(Bloomberg) -- China may be somewhat of a mystery to the majority of international investors who will soon find themselves owning mainland shares for the first time.
The country’s main bourse, opened in Shanghai in the early 1990s, is accessible only through a link with Hong Kong or using either of two licenses available to institutions like insurers or pension funds, both of which impose quotas and limitations. There will be a third route come Friday, when anyone tracking MSCI Inc.’s indexes will be forced to own a piece of the 234 companies that were picked for inclusion this month.
A gauge tracking Shanghai shares has taken quite a beating in the past six days, closing Wednesday at its lowest level since October 2016. While the bearish sentiment hardly bodes well for China’s big debut, it does mean foreigners are getting in at the cheapest valuations in more than two years. Below are seven things that outsiders might find strange about China’s $7.4 trillion equity market, the second-largest in the world.
Sometimes investors buy stocks just because they sound right. They piled into companies with “king” and “emperor” in their names after China’s move to let President Xi Jinping stay in power indefinitely. A stock that sounds like “Trump Wins Big” jumped after the 2016 U.S. presidential election, while one that sounds like “Aunt Hillary” slumped. Even a Qingdao-based refrigerator and air conditioner maker whose Mandarin name sounds like Barack Obama rallied over six days following his 2008 victory.
One of the best ways to get rich quick is to win a slice of an IPO, though you have to be pretty lucky -- the odds of getting an allocation are about 1-in-2,000. Stocks tend to surge on the first day of trading because pricing is kept artificially low. In 2018, all new listings have closed up by the 44 percent limit on their debut.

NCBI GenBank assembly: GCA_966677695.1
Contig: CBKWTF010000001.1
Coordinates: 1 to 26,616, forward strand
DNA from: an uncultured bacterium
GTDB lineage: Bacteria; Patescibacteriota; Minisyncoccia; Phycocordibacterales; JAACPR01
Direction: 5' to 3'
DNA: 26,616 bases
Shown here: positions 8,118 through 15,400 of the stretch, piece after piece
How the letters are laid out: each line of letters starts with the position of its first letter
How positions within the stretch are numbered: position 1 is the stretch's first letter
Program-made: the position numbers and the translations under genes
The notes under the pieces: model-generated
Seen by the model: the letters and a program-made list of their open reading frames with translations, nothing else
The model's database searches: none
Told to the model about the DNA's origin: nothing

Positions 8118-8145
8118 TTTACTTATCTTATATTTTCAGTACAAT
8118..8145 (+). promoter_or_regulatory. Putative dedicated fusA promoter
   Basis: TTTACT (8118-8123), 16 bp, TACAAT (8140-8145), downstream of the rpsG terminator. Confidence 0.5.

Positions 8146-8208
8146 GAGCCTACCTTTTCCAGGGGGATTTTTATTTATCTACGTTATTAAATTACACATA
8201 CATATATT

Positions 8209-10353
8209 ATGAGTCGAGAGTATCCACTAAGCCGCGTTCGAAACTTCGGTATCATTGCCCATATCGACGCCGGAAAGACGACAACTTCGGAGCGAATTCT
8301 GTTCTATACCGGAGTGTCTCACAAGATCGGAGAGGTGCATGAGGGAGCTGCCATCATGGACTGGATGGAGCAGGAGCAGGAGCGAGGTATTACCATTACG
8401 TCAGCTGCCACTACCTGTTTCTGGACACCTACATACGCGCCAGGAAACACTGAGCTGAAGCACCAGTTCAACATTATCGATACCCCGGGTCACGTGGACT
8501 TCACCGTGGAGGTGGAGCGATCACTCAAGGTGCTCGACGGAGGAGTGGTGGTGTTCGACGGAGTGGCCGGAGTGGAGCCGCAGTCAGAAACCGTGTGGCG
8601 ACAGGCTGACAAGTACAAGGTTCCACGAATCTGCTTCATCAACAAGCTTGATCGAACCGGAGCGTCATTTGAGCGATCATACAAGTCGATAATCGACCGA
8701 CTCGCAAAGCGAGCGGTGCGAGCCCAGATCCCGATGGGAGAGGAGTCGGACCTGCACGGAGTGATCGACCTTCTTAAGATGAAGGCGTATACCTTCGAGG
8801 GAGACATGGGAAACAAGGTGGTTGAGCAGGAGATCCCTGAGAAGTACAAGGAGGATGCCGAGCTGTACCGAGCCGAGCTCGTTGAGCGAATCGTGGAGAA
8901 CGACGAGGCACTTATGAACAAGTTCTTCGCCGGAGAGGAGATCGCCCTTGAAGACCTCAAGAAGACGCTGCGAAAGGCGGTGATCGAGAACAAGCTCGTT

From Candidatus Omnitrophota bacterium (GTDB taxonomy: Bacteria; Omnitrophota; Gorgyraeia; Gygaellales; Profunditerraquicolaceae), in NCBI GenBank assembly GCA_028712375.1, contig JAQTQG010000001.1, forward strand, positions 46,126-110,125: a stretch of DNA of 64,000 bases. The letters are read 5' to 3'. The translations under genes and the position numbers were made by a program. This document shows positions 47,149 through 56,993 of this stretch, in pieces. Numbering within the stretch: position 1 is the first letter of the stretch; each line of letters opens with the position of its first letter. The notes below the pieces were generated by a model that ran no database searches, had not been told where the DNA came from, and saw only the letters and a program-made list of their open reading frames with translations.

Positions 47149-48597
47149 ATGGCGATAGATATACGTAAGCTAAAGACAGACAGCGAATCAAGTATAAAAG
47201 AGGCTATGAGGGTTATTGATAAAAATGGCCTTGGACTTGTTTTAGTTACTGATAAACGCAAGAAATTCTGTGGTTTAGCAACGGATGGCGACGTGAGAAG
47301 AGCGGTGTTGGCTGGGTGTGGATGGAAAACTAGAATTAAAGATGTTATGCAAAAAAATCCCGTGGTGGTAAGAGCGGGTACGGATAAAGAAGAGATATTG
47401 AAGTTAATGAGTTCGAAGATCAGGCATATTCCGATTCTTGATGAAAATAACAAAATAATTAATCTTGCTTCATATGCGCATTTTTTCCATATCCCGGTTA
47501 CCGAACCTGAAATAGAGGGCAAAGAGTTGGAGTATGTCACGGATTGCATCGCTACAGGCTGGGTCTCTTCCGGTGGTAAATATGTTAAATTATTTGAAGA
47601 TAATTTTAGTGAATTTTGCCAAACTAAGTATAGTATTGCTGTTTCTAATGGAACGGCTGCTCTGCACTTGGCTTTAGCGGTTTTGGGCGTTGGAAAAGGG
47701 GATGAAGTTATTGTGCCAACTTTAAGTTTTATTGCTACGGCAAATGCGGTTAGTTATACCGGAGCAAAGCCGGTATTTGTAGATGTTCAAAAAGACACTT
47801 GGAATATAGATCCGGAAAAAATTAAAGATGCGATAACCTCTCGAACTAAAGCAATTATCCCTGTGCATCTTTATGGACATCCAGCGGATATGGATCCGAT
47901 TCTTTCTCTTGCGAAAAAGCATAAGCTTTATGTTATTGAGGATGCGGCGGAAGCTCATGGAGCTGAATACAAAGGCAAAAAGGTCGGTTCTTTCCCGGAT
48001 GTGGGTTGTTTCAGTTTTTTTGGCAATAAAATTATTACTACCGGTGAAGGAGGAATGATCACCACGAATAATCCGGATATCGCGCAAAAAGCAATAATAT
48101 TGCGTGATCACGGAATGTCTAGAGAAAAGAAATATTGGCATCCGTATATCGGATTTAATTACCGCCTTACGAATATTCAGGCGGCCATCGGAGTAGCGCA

Get in Line
And as for companies, the queue to list is long: 310 candidates were still waiting for approval as of May 24. The median wait from getting the green light to pricing in China is 536 days, according to two-year data compiled by Bloomberg. That compares to just 32 days in the U.S. or 25 days in Japan.
Sea of Red
This is a good sign in mainland China. Unlike in other exchanges around the world, red means a share price is rising in Shanghai and Shenzhen, while green means it’s falling. That’s because it’s seen as a lucky hue in Chinese culture, while green has negative connotations. The Tokyo Stock Exchange also uses auspicious red to denote stock advances.
Mom and Pop
Forget about the long term, it’s a punter’s market in China. Institutional investors are fairly absent from Shanghai, where individuals and day traders make up about 80 percent of the trading volume. Fueling the bubble and collapse in China’s equities three years ago were millions of new investors, some of whom had never attended or graduated from high school.
Trading halts in China, a way for local companies to prevent their stocks from falling, happen more frequently than in other major markets. In March, the value of frozen shares on the country’s exchanges exceeded $456 billion -- 3,150 times more than in the U.S., where suspensions are capped at 10 days.
A Little Help
Watch out for signs of intervention by the national team, as China’s state funds are called. They often step in to stabilize the market during routs, or sometimes just to lift sentiment ahead of important political events. Last year, China increased scrutiny of traders before the government was due to host representatives from more than 100 countries at a summit in Beijing. After the Shanghai Composite Index’s recent rout, traders are looking at the 3,000 level as its the next key line of support.
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